Articles Posted in Wills & Trusts Litigation

Paul Oleksiuk’s legacy included an intricate probate puzzle. His 2012 will revoked his 2011 will.  He died in 2014 before finalizing a revision to a 2012 will. However, on June 9, 2017, a Cook County judge ruled that the 2012 will didn’t qualify for admission to probate because it wasn’t notarized.

Inasmuch as the petitioners, Oleksiuk’s sister and nephew, could not find an original copy of the 2011 will, they tried again, petitioning for admission of a copy of the 2011 will.

Attacking the second petition, with a combined motion to dismiss based on Sections 2-615 and 2-619 of the Illinois Code of Civil Procedure, his widow, Irena Oleksiuk, argued that the revocation clause in the defective 2012 will blocked the petitioners from rebutting the presumption that he intended to revoke the missing 2011 will.

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The day before Eugene Lay died from lung cancer in January 2016, he allegedly signed a will that revoked his 1979 will. The new will left all of his assets to Delbert Miller. However, when Beverly Kelton, a legatee under the earlier 1979 will, challenged the 2016 testament, a  judge in Kankakee County, Ill., granted Delbert Miller’s motion to dismiss based on alleged lack of statutory standing under Section 1-2.11 of the Illinois Probate Act.

Section 8-1(a) of the Illinois Probate Act authorizes attacks on the validity of a will by any “interested person,” as defined in Section 1-2.11. Failure to qualify as an “interested person” for a will contest amounts to a lack of standing that can be presented as an affirmative defense in a motion under Section 2-619(a)(9) of the Illinois Code of Civil Procedure.

Miller argued that Kelton was obligated to prove that she had standing because the 2016 will contained a revocation clause. Miller relied on the dicta in the Illinois Supreme Court case of Estate of Schlenker, 209 Ill.2d 456 (2004). In granting Miller’s motion to dismiss, the trial court also cited the Estate of Koziol, 366 Ill.App.3d 171 (2006), which involved the presumption that a missing will was revoked.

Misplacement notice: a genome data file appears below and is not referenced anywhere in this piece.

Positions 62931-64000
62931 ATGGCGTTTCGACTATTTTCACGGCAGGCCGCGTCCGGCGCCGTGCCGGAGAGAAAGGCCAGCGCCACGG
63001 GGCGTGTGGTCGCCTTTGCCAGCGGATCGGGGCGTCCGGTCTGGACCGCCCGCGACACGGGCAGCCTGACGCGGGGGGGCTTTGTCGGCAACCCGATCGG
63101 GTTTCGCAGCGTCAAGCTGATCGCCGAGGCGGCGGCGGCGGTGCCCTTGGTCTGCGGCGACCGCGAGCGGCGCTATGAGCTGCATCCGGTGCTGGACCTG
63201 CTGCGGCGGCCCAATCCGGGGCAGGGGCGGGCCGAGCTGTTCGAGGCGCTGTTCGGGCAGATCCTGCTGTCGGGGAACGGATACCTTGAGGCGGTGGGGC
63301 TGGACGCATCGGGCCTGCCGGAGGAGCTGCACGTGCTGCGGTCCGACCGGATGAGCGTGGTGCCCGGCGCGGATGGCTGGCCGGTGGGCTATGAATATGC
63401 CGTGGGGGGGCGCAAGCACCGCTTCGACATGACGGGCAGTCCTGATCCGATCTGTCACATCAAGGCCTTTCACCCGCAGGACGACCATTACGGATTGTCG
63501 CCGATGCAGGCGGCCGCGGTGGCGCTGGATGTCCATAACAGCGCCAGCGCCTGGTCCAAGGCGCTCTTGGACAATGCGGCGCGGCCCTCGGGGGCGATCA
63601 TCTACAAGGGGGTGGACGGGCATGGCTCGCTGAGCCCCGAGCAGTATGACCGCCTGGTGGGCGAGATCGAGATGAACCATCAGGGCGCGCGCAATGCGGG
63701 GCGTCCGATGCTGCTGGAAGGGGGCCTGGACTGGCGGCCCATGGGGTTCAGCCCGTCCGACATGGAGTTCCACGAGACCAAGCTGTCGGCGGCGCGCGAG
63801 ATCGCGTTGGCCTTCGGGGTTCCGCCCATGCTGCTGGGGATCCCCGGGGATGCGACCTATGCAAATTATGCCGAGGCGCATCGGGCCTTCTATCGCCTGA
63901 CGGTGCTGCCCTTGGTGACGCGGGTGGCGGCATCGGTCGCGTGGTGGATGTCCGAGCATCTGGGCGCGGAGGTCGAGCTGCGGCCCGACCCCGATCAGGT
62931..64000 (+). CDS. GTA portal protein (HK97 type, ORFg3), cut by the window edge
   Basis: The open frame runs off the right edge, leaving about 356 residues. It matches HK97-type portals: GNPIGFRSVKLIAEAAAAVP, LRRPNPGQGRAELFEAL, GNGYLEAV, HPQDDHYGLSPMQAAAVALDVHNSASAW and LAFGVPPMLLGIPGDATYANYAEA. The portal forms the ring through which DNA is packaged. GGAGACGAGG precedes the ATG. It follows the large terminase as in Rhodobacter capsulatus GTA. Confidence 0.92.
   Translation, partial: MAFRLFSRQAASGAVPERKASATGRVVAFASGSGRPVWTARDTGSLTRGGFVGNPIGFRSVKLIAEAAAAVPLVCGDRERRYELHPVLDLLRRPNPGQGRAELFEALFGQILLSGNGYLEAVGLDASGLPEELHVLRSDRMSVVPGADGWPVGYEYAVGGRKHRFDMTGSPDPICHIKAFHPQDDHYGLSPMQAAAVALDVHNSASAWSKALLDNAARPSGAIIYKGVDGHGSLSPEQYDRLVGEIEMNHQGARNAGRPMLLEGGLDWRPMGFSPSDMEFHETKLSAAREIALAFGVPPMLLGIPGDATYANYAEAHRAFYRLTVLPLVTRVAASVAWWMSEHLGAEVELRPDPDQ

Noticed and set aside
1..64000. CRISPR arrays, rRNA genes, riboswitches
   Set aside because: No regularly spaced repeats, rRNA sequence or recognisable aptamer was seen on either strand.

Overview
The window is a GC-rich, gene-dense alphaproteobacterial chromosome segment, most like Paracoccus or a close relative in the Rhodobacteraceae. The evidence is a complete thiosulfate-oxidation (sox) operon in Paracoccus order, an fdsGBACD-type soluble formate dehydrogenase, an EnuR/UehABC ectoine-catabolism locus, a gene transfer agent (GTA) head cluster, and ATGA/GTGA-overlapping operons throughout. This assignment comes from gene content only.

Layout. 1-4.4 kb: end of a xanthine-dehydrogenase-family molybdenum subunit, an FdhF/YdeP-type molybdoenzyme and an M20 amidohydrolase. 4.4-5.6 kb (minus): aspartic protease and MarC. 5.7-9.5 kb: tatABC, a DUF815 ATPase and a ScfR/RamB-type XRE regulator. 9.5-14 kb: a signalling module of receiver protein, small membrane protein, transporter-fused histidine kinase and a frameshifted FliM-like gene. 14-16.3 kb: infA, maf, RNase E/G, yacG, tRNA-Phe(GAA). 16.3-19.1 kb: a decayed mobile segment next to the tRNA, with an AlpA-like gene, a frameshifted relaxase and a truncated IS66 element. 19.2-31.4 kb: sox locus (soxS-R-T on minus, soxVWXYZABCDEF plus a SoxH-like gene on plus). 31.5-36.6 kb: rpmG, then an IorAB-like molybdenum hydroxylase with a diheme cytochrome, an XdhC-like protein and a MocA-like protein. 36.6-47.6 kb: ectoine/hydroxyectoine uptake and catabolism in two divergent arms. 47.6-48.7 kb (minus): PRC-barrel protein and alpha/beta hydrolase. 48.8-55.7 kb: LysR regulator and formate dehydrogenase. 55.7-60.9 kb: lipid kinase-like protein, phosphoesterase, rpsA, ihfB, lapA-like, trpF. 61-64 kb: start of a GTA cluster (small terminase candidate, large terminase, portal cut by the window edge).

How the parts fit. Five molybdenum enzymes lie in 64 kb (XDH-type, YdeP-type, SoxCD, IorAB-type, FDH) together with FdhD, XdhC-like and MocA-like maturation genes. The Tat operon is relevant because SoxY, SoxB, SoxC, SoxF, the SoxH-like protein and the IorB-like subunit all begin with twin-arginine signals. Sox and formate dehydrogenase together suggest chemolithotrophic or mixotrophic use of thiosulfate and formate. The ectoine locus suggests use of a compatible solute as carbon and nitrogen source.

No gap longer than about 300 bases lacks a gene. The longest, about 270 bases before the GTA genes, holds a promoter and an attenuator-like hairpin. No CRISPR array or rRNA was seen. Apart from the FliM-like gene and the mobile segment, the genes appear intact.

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Mary Dicks died on Sept. 25, 2012. Her granddaughter, Jennifer Barber, was her closest living relative and her only heir. Barber claimed that Dicks died intestate and filed a petition to be named administrator of her estate.

However, Allison Ferconio, who was Dicks’s niece, filed a will with the Circuit Court. The will was dated May 23, 2012 naming Ferconio as executor and left Dicks’s estate to six individuals. On that list was Ferconio, but not Barber. The will was signed and witnessed by Richard Tebik and Robert Abraham who signed a standard attestation clause.

The attestation clause indicated that the will was signed in the presence of each of the two witnesses. There was a second attestation clause, claiming that Dicks signed the document as her will and acknowledged her signature in the presence of both witnesses. The court admitted the will and named Ferconio as her executor. Barber filed a request for a formal proof of will seeking the testimony of Tebik and Abraham.

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In an Illinois Appellate Court decision, it was found that a trust’s beneficiaries had sufficient minimum contact with the state simply through their ownership interest of a trust administered by an Illinois resident.

In May 2012, a Cook County associate court judge dismissed the trust dispute case for lack of jurisdiction. 

The trial judge had relied on an opinion that lacked precedential value that undermined that court’s holding, so said the opinion of appellate court Justice Robert E. Gordon. The Illinois Appellate Court reversed the trial court’s ruling dismissing the case.

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The Illinois Appellate Court has affirmed a decision by a Cook County probate judge  regarding the admission of a will.  Jozef Opiela died in January 1975.  He purportedly left a will dated March 1972, as well as a codicil to the will that was dated August 1972. Under the terms of the will, Opiela left all of his property to his son, Edward. The codicil made it clear that Opiela’s other heirs were disinherited.  Edward Opiela died in June 2003 and was survived by his son, Richard.  Richard petitioned the court to admit the will and codicil to probate in an action brought in April 2007.

At the trial level, the probate judge held an evidentiary hearing concerning the will.  The sole witness to testify was Richard McQueen, whose mother was a friend of Richard Opiela’s mother and who had known the decedent.  At the hearing, McQueen testified that on the day the will was executed, he gave Jozef a ride to an attorney’s office where Jozef told him he had “some papers” to take care of.  At the time, McQueen was 20 years old and believed Jozef to have been about 70.  McQueen drove Jozef to the office and entered with him.

At the attorney’s office, Eugenie Wnorowski and her colleague, both of whom are dead, were present.

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